Arizona Model Cropdusters Club Flying Field Guidelines
A. All club and guest pilots using the flying facility must be AMA members. Club members sponsoring a guest pilot must be present for a guest pilot to fly.
B. Flying under the influence or having drugs or alcoholic beverages at the field site is PROHIBITED.
C. Unaccompanied children in the pit area or on the runway area are not permitted.
D. Pets are not allowed in the pit area or on the runway unless leashed and attended by an adult.
E. Runway, pit and parking areas will be kept weed free.
F. Don’t litter the area. Put all trash in trash bins and cigarette butts in butt cans.
G. Smoking is permitted behind the fence on the east side of pit area.
H. Vehicles are restricted to the roads and parking area.
I. All metal shades and equipment are the property of land owner.
2. Use of Flying Facility
A. Flying will be stopped at the request of the owner whenever other events are schedule for the soccer field area.
B. Dues will be established each year.
1. Dues for 2014 are: Regular members - $50.
Associate members - $25.
Junior members - $0.
C. Lease agreement will be established with the land owner each year.
1. Lease agreement for 2014 is: Regular members - $20.
Associate members - $10.
Junior members - $0.
D. Pilots shall inspect the field, runway, pit area, roadway and pickup trash before any flying.
E. Two adults are required to be present to fly.
F. The table you use must be cleaned and wiped down before leaving.
G. Start-up tables are to be cleaned of fuel, etc. before leaving.
H. Helicopter pilots will be able to fly fifteen (15) minutes out of every hour. There will be no airplanes flown during the time helicopters are being flown.
I. All radio control airplanes and helicopters must be flown west of the berm next to the soccer field, and north of the two large poles that are on the southwest side of the field. Do not fly over office or farm yard area. (Gliders are exempt from this guideline after reaching flying altitude)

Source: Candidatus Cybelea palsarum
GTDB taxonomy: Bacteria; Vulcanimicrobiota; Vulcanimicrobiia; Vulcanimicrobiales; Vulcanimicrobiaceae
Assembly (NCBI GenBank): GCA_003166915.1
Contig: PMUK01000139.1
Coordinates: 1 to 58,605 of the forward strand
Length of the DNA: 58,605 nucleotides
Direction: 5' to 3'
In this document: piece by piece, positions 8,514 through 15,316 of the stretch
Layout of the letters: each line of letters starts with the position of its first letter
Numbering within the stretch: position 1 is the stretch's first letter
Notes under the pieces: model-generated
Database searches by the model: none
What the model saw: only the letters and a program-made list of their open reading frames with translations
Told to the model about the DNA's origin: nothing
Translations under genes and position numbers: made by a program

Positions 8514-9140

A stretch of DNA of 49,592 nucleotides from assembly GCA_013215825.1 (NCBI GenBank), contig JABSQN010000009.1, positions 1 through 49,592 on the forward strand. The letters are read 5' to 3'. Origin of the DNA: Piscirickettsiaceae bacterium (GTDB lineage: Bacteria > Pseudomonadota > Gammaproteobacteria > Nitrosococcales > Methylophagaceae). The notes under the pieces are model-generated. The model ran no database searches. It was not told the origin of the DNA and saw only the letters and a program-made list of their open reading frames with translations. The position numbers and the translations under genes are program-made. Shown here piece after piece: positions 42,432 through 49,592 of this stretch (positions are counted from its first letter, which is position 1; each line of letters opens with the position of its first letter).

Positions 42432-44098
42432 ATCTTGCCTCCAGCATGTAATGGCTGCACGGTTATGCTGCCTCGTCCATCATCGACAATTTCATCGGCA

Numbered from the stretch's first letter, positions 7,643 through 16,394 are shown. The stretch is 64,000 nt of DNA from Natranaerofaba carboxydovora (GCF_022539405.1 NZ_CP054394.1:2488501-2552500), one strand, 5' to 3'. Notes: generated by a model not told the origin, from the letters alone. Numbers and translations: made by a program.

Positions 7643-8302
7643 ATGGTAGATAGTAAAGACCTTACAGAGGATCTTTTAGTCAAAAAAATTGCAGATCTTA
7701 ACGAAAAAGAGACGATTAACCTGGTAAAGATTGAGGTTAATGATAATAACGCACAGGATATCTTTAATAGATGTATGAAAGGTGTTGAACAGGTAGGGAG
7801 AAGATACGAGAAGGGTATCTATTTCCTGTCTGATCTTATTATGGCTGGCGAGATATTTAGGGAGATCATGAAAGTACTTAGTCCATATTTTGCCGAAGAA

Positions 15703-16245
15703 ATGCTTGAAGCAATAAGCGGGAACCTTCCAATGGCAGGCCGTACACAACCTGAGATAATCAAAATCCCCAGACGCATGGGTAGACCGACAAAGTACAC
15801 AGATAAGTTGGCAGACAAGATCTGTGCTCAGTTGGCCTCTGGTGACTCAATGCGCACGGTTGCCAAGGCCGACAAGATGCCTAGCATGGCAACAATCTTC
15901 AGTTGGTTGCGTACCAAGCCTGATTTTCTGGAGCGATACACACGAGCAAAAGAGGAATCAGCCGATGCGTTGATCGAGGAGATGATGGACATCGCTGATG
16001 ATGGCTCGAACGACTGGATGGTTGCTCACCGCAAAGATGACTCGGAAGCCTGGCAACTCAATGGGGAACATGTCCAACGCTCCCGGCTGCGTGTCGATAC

J. Nitro and gas engines will be started with the aid of an assistant. NO EXCEPTIONS!
K. To maintain communication between pilots, we strongly encourage pilots to use a safety observer/spotter while flying.
1. Spotters - Before a flight, the pilot must insure the spotter understands his/her duties and expectations.
a. A spotter should be used to assist in monitoring the surrounding airspace for manned aircraft whenever a flight is expected to exceed 400 feet above the ground and that operation is expected to be in proximity of know manned aircraft traffic within three miles of an airport. The spotter must have sufficient visual acuity and be mature enough to take this responsibility seriously. (We are located 4.1 miles from Glendale airport.)
b. A spotter should also be prepared to assist their pilot in the event another model aircraft or spectators become endangered or in turn are perceived to be a danger to the pilot or the pilot’s model aircraft.